Principle and usage of C++ Assert of assertion mechanism

  • 2020-05-12 02:55:39
  • OfStack

The MSDN text reads:

Evaluates an expression and, when the result is false, prints a diagnostic message and aborts the program.

Judge an expression, and if the result is false, output a diagnostic message and abort the program.

void assert(  
  int expression  

Parameter: Expression (including pointers) that evaluates to nonzero or 0.

How it works: assert evaluates the expression expression, and if it is false (that is, 0), it prints an error message to stderr and then terminates the program by calling abort.

MSDN sample program

// crt_assert.c 
// compile with: /c 
#include <stdio.h> 
#include <assert.h> 
#include <string.h> 
void analyze_string( char *string );  // Prototype 
int main( void ) 
  char test1[] = "abc", *test2 = NULL, test3[] = ""; 
  printf ( "Analyzing string '%s'\n", test1 ); fflush( stdout ); 
  analyze_string( test1 ); 
  printf ( "Analyzing string '%s'\n", test2 ); fflush( stdout ); 
  analyze_string( test2 ); 
  printf ( "Analyzing string '%s'\n", test3 ); fflush( stdout ); 
  analyze_string( test3 ); 
// Tests a string to see if it is NULL,  
// empty, or longer than 0 characters. 
void analyze_string( char * string ) 
  assert( string != NULL );    // Cannot be NULL 
  assert( *string != '\0' );    // Cannot be empty 
  assert( strlen( string ) > 2 ); // Length must exceed 2 

The output

Analyzing string 'abc' 
Analyzing string '(null)' 
Assertion failed: string != NULL, file assert.cpp, line 25 
abnormal program termination 

Usage summary:

1) verify the legitimacy of the incoming parameter at the beginning of the function

Such as:

int resetBufferSize(int nNewSize)
 // function : Change the buffer size ,
 // parameter :nNewSize  New buffer length 
// The return value : Current buffer length 
// instructions : Keep the original message content the same    nNewSize<=0 Means clear buffer 
assert(nNewSize >= 0);
assert(nNewSize <= MAX_BUFFER_SIZE);


2) each assert only tests one condition, because when multiple conditions are tested at the same time, if the assertion fails, it is impossible to intuitively judge which condition fails

Bad: assert (nOffset > =0 && nOffset+nSize < =m_nInfomationSize);

Good: assert (nOffset > = 0);
assert(nOffset+nSize < = m_nInfomationSize);

3) statements that change the environment cannot be used, because assert is only valid on DEBUG, if so, the application will encounter problems when it is actually running

Error: assert (i + + < 100)

This is because if there is an error, such as i=100 before execution, then this statement will not be executed, and i++ will not be executed.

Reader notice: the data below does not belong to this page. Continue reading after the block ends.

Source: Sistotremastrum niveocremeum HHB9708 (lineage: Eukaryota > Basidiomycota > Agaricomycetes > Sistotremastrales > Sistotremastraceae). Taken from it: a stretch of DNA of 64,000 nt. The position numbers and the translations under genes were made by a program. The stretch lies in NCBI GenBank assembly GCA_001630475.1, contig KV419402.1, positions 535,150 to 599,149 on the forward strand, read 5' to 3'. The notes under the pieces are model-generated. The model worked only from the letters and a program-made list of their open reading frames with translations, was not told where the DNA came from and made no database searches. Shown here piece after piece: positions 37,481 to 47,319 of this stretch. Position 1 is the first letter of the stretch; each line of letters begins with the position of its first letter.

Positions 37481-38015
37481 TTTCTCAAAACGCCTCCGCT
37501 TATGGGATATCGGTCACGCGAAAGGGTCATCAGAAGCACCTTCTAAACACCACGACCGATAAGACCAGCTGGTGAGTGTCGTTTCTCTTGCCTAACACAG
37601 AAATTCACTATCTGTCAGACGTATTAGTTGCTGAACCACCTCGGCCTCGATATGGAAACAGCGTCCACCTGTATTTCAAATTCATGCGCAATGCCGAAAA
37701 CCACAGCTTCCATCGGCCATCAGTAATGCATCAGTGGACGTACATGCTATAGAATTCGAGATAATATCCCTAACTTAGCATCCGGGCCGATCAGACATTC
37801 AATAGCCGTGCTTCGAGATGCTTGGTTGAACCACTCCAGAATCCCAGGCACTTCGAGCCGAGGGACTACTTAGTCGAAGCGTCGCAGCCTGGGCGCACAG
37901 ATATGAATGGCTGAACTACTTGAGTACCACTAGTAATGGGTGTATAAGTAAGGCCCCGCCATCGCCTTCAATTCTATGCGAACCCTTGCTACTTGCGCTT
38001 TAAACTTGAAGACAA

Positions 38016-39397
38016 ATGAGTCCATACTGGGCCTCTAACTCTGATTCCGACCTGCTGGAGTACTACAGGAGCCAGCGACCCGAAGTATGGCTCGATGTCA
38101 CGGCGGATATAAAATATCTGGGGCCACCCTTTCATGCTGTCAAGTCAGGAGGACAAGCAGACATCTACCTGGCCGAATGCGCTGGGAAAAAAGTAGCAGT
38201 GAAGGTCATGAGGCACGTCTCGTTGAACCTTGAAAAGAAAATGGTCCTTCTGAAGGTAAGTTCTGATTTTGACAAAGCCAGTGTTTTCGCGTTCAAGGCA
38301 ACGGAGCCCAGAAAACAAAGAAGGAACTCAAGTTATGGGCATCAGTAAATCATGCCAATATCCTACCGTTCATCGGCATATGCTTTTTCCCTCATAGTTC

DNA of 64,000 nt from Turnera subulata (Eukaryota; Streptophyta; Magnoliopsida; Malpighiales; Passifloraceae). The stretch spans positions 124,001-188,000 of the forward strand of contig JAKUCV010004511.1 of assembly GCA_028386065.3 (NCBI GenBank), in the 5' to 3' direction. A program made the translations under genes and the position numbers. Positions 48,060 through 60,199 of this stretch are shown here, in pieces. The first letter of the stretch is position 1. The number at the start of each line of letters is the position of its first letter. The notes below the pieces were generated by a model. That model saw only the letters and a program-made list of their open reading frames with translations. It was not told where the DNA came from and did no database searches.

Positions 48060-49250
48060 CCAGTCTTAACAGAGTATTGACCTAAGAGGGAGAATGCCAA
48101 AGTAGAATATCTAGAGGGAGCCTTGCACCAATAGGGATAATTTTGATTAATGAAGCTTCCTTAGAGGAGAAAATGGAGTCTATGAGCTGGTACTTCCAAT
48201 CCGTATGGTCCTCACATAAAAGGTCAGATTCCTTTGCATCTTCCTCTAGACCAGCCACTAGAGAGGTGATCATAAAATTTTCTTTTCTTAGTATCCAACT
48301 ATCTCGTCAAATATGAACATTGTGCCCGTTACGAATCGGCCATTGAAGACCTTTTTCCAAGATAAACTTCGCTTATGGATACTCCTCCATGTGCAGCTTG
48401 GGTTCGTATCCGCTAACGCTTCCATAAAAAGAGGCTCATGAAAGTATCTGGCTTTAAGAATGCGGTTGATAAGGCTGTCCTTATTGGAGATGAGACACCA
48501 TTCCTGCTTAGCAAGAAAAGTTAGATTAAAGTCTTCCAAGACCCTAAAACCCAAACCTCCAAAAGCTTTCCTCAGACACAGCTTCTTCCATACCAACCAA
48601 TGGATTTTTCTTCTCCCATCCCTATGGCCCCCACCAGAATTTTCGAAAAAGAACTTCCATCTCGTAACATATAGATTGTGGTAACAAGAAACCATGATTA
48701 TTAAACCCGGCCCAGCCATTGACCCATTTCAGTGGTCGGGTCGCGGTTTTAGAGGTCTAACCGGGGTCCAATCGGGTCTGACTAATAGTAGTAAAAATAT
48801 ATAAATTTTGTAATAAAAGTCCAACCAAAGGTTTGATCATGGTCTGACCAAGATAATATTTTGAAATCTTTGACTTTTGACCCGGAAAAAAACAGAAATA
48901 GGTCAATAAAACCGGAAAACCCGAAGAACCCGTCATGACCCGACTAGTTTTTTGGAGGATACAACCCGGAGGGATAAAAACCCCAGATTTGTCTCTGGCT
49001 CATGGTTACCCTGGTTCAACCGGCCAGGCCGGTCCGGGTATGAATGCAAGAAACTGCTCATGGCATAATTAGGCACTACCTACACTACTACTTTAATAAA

Right: assert (i < 100);

4) assert and subsequent statements should leave 1 line blank to create a logical and visual sense of 1

5) in some places, assert cannot replace conditional filtering

ASSERT is only valid in the Debug version and is ignored if compiled to the Release version. (in C, ASSERT is a macro, not a function.) using ASSERT "assertions" is easy to output program errors at debug.

While assert() has similar functionality, it is a function specified in the ANSI C standard, and one important difference from ASSERT is that it can be used in the Release version.

The disadvantage of using assert is that frequent calls can greatly affect the performance of the program, adding extra overhead.

After debugging, you can do this by including #include < assert.h > To disable the assert call, insert #define NDEBUG before the statement. The sample code is as follows:

#include < stdio.h >
#define NDEBUG
#include < assert.h >

After adding #define NDEBUG, the output of the first example above is:

Analyzing string 'abc' 
Analyzing string '(null)' 
Analyzing string '' 

One of the most common interview questions:

The known function of memcpy is: void* memcpy(void *dest, const void* src, size_t count), where dest is the destination pointer and src is the source pointer. Instead of calling c++/c's memcpy library functions, write memcpy.

void* memcpy(void *dst, const void *src, size_t count)   
  // The security check  
  assert( (dst != NULL) && (src != NULL) );   
  unsigned char *pdst = (unsigned char *)dst;   
  const unsigned char *psrc = (const unsigned char *)src;   
  // Prevent memory duplication  
  assert(!(psrc<=pdst && pdst<psrc+count));   
  assert(!(pdst<=psrc && psrc<pdst+count));   
    *pdst = *psrc;   
  return dst;   

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